In this presentation, the findings of an extensive testing program investigating the seismic performance of large-scale hybrid-sliding rocking (HSR) bridge columns are presented.
The concept of bridges with HSR columns is an Accelerated Bridge Construction (ABC) technique applicable to high seismic regions. The HSR columns incorporate end rocking joints and intermediate sliding joints over the column height. The end rocking joints, along with the unbonded post-tensioning, provide the HSR columns with self-centering capabilities, while the friction at the sliding joints significantly increases their energy dissipation, reducing their seismic deformation demands.
Preliminary evidence of the damage avoidance capabilities of HSR bridges was obtained through shake table testing and quasi-static cyclic testing conducted at the University at Buffalo on a large-scale HSR bridge, and two HSR columns, respectively. Computational simulation models, which utilized an innovative two-node element formulation to represent the HSR joints, were subsequently developed and validated against the available test data. The simulation models enabled further examination of the effects of various loading conditions and design variables on the seismic performance of HSR columns, leading to an improved HSR column design, which is investigated in this study. Based on observations from an extensive computational parametric study, the new design includes fewer sliding joints with well-controlled sliding properties provided by glass-filled PTFE pads.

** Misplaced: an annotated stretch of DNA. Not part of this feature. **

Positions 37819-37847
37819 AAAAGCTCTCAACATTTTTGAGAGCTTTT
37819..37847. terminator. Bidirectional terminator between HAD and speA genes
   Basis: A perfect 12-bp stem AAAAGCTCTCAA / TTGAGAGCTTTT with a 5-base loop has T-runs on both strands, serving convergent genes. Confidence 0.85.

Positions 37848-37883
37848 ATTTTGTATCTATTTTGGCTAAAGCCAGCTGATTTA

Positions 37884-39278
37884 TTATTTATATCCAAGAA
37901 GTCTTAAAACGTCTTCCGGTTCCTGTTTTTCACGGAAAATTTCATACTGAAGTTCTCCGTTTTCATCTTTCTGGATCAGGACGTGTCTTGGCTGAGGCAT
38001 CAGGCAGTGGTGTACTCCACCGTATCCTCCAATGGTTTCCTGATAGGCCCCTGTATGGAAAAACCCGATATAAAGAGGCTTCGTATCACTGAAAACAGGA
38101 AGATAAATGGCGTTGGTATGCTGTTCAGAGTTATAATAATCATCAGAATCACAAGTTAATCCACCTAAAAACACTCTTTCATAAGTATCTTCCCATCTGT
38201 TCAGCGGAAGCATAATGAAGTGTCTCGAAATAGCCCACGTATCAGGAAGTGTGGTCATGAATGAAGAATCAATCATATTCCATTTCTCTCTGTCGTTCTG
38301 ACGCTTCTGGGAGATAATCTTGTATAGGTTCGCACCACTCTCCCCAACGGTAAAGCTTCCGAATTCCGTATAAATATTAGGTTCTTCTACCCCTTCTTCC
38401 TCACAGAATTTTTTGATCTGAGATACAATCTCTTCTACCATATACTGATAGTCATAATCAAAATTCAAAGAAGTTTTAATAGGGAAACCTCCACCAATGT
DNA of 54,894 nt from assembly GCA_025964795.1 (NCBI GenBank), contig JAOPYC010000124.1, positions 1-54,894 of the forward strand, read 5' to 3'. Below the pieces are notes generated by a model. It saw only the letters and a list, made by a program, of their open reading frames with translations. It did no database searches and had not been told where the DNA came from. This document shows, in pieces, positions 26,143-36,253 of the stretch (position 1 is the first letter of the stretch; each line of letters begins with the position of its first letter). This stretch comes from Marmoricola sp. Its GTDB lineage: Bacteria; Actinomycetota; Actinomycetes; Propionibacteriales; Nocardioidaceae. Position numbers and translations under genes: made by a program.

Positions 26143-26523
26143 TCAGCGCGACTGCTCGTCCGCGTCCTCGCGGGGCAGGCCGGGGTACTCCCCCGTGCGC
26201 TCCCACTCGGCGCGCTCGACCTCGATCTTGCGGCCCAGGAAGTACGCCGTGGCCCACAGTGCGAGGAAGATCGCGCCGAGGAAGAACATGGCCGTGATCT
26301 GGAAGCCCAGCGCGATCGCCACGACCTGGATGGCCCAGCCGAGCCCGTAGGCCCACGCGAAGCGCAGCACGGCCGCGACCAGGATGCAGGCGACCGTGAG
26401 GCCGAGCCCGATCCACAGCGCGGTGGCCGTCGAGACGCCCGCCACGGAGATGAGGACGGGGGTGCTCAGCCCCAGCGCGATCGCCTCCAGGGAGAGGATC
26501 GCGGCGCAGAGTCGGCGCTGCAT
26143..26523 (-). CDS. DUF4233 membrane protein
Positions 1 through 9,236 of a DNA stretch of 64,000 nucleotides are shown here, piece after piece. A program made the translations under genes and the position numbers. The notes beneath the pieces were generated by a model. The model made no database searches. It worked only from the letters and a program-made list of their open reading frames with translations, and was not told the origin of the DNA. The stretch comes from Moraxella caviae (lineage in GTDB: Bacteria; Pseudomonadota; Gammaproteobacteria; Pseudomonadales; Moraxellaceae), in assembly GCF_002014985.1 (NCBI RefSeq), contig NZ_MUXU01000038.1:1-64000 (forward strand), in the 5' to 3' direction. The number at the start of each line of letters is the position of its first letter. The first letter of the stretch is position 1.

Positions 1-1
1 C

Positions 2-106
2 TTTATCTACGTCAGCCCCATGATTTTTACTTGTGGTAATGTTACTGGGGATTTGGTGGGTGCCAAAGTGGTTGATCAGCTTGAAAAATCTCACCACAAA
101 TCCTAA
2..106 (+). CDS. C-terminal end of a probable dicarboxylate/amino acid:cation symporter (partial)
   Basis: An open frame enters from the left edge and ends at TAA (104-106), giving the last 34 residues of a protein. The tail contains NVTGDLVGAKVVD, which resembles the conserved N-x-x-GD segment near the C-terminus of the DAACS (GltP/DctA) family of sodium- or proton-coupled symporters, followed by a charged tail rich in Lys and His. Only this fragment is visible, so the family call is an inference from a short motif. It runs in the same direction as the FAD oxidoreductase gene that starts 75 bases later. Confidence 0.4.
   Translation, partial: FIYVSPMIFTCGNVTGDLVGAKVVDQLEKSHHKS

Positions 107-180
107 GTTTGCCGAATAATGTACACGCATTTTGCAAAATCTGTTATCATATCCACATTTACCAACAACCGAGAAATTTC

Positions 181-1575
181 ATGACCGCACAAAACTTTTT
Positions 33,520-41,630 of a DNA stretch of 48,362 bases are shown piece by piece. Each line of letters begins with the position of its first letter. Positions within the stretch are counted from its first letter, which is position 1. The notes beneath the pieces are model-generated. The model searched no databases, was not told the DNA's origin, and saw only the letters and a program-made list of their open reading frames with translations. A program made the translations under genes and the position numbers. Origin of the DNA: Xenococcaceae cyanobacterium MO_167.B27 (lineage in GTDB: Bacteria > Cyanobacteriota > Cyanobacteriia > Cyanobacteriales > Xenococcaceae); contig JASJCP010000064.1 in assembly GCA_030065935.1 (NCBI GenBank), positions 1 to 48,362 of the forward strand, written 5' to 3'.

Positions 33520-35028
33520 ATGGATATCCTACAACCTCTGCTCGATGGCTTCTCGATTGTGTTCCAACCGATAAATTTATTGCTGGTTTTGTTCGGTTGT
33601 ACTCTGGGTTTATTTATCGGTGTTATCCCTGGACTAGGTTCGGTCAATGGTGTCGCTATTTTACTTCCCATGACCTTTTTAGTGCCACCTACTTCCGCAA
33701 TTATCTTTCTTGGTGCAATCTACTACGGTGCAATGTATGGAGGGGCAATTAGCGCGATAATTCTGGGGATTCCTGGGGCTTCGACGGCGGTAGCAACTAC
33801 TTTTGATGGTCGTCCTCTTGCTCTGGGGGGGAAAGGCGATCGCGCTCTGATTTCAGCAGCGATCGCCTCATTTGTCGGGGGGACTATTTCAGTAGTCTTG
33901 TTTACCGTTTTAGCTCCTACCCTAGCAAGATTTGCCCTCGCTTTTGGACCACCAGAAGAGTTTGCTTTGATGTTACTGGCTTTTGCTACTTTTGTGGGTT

This testing program assesses the seismic performance of the new HSR column design under various boundary and loading conditions, and provides data to validate the developed simulation models. Four identical half-scale HSR columns, designed for a five-span bridge located in Los Angeles, CA, are built and tested in the Structural and Materials Testing Laboratory at the Center for Infrastructure Renewal at the Texas A&M University. Each column comprises three hollow precast concrete segments with two sliding joints, post-tensioned together by eight internal unbonded monostrands. The first (cantilever) column is subjected to uniaxial lateral loading. The second column has the top rotation restrained (double curvature member) and is subjected to uniaxial lateral loading. The third (cantilever) column is subjected to biaxial lateral loading, while the fourth (cantilever) column is subjected to combined lateral-torsional loading. Loads are applied using two vertical and two horizontal actuators, under both quasi-static and dynamic conditions to also examine the effect of the rate of loading on the responses. For all tests, peak drift ratios exceeding 10% are achieved. Finally, all tests are simulated using previously-developed 2D and 3D OpenSees models and the computational predictions are compared with the experimental data.
• Given the large number of structurally deficient and functionally obsolete bridges in the US and around the world, the topic of this presentation is of regional, national and international interest.
• This presentation is useful to structural and construction engineers as wells as code developers from academia and practice.
• The audience will be introduced to novel bridge technologies in the framework of seismic ABC, performance advantages of HSR bridges, large-scale experimental testing of HSR columns, and their novel simulation models.